Keywords: unmanned aircraft systems, UAV architecture, distributed systems, avionics
Abstract: An Unmanned Aerial Vehicle (UAV) is a low-cost non-piloted airplane designed to operate in D-cube (Dangerous-Dirty-Dull) situations. Many types of UAVs exist today; however with the advent of UAV’s civil applications, the class of mini/micro UAVs is emerging as a valid option in a commercial scenario. This type of UAV shares limitations with most computer embedded systems: limited space, limited power resources, increasing computation requirements, complexity of the applications, time to market requirements, etc. These stringent requirements are highlighted in civil applications. In this case, the same platform should be able to implement a large variety of missions with little reconfiguration time and overhead if it must be economically viable. The main thesis of this research is a middleware-based architecture specially suited to operate as a flexible payload and mission controller in a UAV. The system is composed of a number of low-cost computing devices connected by a network. The functionality of the system is divided in reusable services that can be distributed over the different nodes of the network. A middleware manages the lifecycle and the communication between services, operating the global system as a Distributed Embedded System. The communication primitives are mainly publish-subscribe based, however two- way synchronous communication, i.e remote procedure calls are also available for the services. Additional efforts have been placed in some specifics of the UAV avionics domain, in special the interoperation with unreliable and high-latency point-to-point networks. The system not only comprises the hardware onboard the airframe, it can be extended to several UAVs and the ground control station. This problematic is managed by special nodes called Communication Gateways that act as transparent proxies for the services located away. A lot of research has been done in the area of avionics middleware; however it is mainly focused on the control domain and in the real-time operation of the middleware. Our proposal differs in that we address the implementation of easily adaptable and reconfigurable unmanned missions in low-cost and low-resources hardware. The proposed middleware architecture offers simplicity, adaptability, network transparency and a high-level vision that eases the development of this sort of missions.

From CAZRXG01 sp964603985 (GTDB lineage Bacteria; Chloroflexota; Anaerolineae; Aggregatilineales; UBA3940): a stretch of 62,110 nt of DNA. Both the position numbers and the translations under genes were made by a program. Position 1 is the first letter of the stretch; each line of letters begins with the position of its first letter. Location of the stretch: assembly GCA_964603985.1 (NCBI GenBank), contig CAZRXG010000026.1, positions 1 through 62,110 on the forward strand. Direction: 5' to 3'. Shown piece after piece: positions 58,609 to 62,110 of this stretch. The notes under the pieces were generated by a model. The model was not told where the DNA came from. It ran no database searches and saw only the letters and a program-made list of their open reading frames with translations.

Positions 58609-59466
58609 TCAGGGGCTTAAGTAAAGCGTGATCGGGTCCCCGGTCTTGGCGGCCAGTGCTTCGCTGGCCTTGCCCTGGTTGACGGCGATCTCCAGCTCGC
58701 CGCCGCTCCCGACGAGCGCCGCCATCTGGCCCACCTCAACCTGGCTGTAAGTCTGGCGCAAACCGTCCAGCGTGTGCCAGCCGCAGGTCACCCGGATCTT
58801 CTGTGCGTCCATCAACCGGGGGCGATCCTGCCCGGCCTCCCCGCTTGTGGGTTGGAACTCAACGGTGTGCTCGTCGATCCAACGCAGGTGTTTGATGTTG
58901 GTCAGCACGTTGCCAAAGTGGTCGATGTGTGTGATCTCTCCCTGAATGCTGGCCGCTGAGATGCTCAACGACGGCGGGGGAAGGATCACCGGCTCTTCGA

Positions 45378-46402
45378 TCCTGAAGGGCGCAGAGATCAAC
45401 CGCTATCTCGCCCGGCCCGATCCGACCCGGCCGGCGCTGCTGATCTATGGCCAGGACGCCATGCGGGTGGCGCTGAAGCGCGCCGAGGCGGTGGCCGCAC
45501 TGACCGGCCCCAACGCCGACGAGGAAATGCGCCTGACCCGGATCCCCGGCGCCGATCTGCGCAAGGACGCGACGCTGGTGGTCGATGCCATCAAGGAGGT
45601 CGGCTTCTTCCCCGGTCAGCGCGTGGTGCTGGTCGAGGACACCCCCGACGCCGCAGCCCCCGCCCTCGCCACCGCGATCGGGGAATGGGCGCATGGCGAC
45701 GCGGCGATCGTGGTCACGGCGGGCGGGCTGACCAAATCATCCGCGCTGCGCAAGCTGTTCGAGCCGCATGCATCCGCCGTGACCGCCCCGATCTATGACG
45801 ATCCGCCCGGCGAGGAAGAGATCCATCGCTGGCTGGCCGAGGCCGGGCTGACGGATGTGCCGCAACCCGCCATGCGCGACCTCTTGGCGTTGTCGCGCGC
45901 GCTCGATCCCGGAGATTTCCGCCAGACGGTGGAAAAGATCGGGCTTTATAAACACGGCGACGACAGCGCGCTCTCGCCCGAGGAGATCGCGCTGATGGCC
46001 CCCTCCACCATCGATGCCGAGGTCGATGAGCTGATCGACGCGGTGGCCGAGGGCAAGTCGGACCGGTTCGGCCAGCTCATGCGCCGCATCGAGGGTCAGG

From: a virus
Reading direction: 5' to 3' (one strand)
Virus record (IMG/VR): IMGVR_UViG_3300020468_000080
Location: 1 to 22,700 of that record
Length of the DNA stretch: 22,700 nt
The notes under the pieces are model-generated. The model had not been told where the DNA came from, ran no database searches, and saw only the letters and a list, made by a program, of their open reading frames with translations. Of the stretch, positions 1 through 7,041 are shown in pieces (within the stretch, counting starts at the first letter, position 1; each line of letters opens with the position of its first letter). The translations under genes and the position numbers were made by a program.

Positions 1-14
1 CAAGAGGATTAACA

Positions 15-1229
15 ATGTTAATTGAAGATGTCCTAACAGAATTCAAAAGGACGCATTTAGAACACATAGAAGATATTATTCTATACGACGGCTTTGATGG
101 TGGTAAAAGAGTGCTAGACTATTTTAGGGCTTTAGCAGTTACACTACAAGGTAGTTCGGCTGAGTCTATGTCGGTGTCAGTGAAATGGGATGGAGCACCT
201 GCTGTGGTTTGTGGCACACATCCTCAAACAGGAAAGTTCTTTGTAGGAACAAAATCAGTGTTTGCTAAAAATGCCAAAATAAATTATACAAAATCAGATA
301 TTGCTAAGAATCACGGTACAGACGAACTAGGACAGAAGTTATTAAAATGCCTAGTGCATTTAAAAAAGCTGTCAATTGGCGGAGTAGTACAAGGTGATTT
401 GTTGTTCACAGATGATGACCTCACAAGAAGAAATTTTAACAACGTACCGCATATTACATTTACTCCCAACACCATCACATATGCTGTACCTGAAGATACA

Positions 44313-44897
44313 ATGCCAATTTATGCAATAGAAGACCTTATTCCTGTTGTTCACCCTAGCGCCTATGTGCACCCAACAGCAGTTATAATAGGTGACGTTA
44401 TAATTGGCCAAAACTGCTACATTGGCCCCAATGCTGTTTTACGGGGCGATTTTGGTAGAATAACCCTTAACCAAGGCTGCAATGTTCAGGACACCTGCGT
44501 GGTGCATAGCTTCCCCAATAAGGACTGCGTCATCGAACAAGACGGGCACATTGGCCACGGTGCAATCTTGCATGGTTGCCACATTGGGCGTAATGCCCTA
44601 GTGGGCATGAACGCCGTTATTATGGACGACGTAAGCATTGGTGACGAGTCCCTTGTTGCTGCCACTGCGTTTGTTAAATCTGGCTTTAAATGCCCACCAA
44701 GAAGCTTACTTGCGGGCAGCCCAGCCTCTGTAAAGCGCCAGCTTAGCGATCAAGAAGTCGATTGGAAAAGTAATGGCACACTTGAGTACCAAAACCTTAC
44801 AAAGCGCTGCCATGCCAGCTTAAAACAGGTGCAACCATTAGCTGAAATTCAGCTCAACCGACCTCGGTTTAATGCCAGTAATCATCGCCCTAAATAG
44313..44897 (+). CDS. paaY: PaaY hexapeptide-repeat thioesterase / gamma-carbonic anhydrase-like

BibTeX:
      @phdthesis{PhD_lopez_11_service,
      author = {Juan López},
      title = {Service Oriented Architecture for Embedded (Avionics) Applications},
      school = {Technical University of Catalonia (UPC)},
      year = {2011},
      month = {Mar},
      address = {Castelldefels, Catalonia (Spain)},
      url = {http://www.tesisenxarxa.net}
      }
  
Santamaria, E. 2010 (Jun). Formal Mission Specification and Execution Mechanisms for Unmanned Aircraft Systems. Technical University of Catalonia (UPC), Castelldefels, Catalonia (Spain). Advisor(s): Pastor, E. & Barrado, C.
Keywords: unmanned aircraft systems, flight plan, rnav, mission specification